Glad you brought that up. No. That’s precisely the problem with evopsych: they are usually not in a position to do the above, for the simple reason that humans don’t live anymore in evolutionarily relevant environments, so that even when one measures fitness components in modern humans (which is possible) one cannot relate them to Pleistocene conditions, because we don’t live in the Pleistocene anymore. (This is usually not a problem for other species if one reasonably assumes that their current environment isn’t that different from past ones.)

    Coel,

    “your statement there seems inconsistent with your OP where you asked for “something that allows us to define the “fitness” of a trait independently of the empirical observation of whether the trait does or does not thrive in a population””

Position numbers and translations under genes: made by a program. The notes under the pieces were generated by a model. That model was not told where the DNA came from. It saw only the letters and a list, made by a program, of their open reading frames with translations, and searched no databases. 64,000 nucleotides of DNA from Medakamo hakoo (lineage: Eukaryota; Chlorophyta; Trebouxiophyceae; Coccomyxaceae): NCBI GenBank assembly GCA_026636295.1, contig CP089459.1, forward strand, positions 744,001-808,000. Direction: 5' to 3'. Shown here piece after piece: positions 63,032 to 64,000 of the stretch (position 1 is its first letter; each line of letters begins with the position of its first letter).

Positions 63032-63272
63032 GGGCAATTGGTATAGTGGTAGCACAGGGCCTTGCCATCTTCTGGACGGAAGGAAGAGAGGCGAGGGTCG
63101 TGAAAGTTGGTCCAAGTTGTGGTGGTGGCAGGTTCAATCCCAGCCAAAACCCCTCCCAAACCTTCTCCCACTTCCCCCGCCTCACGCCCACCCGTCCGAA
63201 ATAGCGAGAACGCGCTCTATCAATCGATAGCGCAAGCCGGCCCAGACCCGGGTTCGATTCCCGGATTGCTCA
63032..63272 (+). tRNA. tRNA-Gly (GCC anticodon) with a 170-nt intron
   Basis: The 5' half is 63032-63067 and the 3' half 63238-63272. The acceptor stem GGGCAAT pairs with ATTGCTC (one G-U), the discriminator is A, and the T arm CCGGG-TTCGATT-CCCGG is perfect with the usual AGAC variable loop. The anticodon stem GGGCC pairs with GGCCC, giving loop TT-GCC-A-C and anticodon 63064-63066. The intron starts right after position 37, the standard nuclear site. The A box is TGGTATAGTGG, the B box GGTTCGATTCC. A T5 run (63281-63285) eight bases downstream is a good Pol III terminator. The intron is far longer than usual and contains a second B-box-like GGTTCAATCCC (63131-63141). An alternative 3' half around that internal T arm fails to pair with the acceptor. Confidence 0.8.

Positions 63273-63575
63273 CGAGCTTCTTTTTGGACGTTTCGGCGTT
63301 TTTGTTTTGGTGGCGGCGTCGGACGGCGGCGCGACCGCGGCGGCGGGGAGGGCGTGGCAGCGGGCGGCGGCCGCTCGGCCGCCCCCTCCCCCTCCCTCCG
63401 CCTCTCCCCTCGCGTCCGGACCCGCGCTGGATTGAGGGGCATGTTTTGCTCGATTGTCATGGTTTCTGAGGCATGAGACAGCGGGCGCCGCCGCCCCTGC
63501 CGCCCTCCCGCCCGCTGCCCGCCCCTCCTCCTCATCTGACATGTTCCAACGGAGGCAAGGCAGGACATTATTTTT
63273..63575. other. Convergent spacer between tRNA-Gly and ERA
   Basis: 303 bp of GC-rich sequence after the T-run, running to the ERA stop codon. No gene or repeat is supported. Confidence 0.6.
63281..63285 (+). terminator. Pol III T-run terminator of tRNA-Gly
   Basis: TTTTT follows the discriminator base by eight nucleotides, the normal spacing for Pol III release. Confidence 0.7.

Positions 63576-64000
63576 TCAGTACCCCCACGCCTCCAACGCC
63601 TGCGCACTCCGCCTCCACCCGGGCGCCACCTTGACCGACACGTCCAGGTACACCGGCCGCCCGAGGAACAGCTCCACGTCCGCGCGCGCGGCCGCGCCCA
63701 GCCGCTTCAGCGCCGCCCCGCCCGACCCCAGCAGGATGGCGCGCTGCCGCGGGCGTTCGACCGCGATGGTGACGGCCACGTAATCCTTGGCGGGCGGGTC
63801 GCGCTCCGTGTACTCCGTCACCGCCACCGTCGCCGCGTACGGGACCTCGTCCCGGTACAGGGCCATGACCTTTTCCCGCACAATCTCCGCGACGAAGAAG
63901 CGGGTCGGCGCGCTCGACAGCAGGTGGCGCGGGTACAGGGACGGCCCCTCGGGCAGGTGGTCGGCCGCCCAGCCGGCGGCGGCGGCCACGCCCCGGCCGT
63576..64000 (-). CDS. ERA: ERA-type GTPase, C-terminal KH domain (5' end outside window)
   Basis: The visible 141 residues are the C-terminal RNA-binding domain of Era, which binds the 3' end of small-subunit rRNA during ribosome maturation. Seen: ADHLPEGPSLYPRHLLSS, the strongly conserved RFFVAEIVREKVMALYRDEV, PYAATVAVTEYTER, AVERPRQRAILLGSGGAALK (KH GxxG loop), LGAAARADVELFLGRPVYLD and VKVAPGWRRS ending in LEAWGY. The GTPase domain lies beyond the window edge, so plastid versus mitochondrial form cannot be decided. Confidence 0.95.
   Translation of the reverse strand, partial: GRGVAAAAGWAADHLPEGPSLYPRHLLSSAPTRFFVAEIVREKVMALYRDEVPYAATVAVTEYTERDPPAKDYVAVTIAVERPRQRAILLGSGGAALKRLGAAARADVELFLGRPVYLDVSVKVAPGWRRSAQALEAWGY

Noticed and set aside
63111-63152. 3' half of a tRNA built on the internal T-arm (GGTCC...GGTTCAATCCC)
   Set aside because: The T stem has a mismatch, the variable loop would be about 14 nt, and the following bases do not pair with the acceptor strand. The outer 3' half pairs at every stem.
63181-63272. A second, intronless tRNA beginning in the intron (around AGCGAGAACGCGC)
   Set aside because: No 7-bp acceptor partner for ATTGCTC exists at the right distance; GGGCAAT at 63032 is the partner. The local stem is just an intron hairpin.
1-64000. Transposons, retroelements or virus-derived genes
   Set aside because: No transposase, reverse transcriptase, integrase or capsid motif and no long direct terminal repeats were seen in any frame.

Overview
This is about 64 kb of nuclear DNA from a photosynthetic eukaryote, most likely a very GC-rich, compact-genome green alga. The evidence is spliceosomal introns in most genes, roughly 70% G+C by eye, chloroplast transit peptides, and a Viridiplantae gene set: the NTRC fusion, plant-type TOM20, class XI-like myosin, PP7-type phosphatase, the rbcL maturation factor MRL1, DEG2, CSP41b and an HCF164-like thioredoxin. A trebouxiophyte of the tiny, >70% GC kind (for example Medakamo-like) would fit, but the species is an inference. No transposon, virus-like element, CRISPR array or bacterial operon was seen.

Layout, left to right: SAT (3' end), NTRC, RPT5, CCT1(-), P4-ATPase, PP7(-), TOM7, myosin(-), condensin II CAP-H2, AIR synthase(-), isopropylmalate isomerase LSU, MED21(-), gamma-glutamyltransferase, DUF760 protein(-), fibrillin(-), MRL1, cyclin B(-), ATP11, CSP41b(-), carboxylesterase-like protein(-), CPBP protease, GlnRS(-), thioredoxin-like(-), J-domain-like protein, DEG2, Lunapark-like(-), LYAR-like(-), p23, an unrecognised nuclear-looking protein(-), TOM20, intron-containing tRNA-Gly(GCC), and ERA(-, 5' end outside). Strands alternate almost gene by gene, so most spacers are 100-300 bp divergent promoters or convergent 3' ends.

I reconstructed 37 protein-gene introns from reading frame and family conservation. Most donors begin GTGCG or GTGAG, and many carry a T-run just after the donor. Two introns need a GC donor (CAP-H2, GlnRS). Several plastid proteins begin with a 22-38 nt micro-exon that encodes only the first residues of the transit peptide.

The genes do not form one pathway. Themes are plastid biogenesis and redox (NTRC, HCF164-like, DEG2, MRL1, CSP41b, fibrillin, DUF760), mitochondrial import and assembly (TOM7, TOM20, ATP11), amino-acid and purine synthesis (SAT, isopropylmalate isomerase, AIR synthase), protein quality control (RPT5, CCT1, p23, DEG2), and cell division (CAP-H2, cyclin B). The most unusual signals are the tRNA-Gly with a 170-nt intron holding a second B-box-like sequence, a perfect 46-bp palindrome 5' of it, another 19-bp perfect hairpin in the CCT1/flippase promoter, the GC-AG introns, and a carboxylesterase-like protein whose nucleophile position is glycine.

I now see a possible source for the misunderstanding: that phrase should have said “to *predict* [not define] the fitness of a trait…” Maybe this, and my response to DM above clarify things?

    david,

    “The model for changes in population frequency of the different strategy types could as easily be applied to cultural or genetic transmission models”

    Game theoretical models usually do not incorporate anything about inheritance. They are good at predicting which “strategy” (or phenotype, or behavior) should be favored given (usually extremely simplified) assumptions about the environment. But those strategies can be achieved by learning processes, for instance, rather than by genetic selection. If so, they wouldn’t be Darwinian, as they would either bypass inheritance or the relevant notion of “inheritance” wouldn’t be the Darwinian one.

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  4. Disagreeable Me (@Disagreeable_I)

    Hi Massimo,

    Thanks for that, very interesting.